Wednesday, February 1, 2017

Florida Institute of Technology Warns Students Not To Fly Internationally


MELBOURNE, Florida - The Florida Institute of Technology has issued an advisory warning students to not fly internationally following an Executive Order signed by President Donald J. Trump on Friday titled "Protecting the Nation From Foreign Terrorist Entry Into the United States" which temporarily bans entry of foreign nationals from seven countries that are linked to terrorism.

"I am aware that there are questions and concerns related to President Trump's recent executive order concerning immigration, wrote FIT President, T. Dwayne McCay. "Indeed, the university administration is monitoring this unfolding situation very closely, and will communicate with and support any affected members of our campus community as needed. At the moment, we all have more questions than answers."


" ... We are a university that embraces diversity and strives to prepare students for global citizenship. This has been fundamental to our mission dating to the earliest days of this school," McCay continued. "We have only enhanced and strengthened this commitment since then, rising now to be recognized as the most internationally diverse undergraduate population of any university in the United States."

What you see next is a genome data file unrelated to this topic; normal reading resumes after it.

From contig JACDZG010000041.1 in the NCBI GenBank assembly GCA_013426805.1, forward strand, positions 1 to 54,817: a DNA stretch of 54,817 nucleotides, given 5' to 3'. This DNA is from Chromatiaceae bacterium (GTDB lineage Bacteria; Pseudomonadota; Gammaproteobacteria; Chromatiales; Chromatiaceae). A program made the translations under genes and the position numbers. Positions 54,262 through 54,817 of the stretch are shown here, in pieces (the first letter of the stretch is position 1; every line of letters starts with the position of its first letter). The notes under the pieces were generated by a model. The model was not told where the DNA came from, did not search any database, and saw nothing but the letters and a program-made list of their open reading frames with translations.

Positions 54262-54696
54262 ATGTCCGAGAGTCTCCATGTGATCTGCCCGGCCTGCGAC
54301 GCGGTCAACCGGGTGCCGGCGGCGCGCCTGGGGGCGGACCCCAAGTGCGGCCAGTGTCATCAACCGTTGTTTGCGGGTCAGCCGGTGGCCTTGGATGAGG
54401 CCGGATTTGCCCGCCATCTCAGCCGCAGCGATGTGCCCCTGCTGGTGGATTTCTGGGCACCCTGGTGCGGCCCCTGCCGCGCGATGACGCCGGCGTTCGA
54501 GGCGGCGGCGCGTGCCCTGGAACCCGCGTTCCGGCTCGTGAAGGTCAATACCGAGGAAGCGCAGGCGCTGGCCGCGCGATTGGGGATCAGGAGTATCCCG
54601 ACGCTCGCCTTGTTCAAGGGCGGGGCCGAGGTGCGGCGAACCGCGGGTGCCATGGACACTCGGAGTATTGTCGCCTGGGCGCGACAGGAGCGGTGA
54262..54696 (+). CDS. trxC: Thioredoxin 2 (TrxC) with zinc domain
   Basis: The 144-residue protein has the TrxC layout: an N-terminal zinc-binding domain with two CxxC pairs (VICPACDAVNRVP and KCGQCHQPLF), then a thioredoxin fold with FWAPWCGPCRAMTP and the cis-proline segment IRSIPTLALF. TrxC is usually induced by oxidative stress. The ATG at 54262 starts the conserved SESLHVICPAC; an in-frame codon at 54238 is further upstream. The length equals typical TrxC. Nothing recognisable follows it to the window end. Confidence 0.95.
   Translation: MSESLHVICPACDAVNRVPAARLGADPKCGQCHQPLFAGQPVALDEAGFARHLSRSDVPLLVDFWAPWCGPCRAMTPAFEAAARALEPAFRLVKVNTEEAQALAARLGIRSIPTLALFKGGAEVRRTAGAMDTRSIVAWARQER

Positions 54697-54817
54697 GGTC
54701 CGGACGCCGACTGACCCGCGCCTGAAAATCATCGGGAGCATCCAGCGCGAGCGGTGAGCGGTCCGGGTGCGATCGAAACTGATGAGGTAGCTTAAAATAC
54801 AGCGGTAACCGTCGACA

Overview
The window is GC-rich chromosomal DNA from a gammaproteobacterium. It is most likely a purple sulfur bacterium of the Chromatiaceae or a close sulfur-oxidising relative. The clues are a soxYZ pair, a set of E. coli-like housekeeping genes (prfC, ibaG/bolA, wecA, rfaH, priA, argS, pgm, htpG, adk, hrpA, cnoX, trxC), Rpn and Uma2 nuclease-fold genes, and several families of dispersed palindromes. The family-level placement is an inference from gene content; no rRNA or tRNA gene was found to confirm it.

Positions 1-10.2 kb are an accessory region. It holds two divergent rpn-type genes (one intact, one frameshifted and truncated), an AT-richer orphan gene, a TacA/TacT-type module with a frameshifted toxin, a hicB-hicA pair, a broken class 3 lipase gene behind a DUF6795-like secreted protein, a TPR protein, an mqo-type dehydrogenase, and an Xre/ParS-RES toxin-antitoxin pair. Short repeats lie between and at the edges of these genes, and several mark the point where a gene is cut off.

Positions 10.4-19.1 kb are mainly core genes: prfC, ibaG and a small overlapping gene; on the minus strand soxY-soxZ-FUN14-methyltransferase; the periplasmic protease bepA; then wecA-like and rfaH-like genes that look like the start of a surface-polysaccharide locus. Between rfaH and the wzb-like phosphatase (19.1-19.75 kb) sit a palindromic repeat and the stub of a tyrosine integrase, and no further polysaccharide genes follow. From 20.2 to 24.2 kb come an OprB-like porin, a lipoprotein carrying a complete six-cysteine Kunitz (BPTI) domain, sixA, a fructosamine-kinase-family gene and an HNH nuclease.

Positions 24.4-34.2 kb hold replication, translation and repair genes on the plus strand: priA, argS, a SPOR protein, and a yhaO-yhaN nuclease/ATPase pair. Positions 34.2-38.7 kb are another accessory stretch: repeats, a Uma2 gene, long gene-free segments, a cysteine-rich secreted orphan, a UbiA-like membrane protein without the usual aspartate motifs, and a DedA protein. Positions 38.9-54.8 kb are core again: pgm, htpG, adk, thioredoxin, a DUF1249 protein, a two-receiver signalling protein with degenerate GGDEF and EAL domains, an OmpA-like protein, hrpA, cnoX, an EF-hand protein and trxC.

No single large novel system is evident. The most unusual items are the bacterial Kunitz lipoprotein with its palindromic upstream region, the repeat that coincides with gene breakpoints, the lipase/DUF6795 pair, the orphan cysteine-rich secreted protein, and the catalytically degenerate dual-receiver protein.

The travel ban affects foreign nationals from Iran, Iraq, Libya, Sudan, Somalia, Syria, and Yemen.


Just last year, a former international student who attended FIT was sentenced to 18 months in federal prison for possession of a firearm and ammunition by an unlawful alien. However, that student, Hamid Mohamed Ahmed Ali Rehaif, was a United Arab Emirates national - a country that is not on the travel ban list.

According to evidence presented at trial, Rehaif was admitted into the United States in 2013 under a student visa in order to attend FIT. After completing three semesters, he was academically dismissed in December 2014.  As a result, Rehaif became an unlawful alien when he failed to immediately depart the United States.

Following an investigation by U.S. Immigration and Customs Enforcement’s Homeland Security Investigations and the Federal Bureau of Investigation, law enforcement agents made contact with Rehaif at a hotel in Melbourne where federal officials say he had been living for two months, paying more than $11,000 in cash for room fees.

During that time, Rehaif possessed firearms and ammunition at a local shooting range in Melbourne, Florida. In addition, he provided ammunition to two hotel employees as “gifts.” At the sentencing hearing, the Court found that Rehaif had illegally purchased three other firearms.

Photo credit: FIT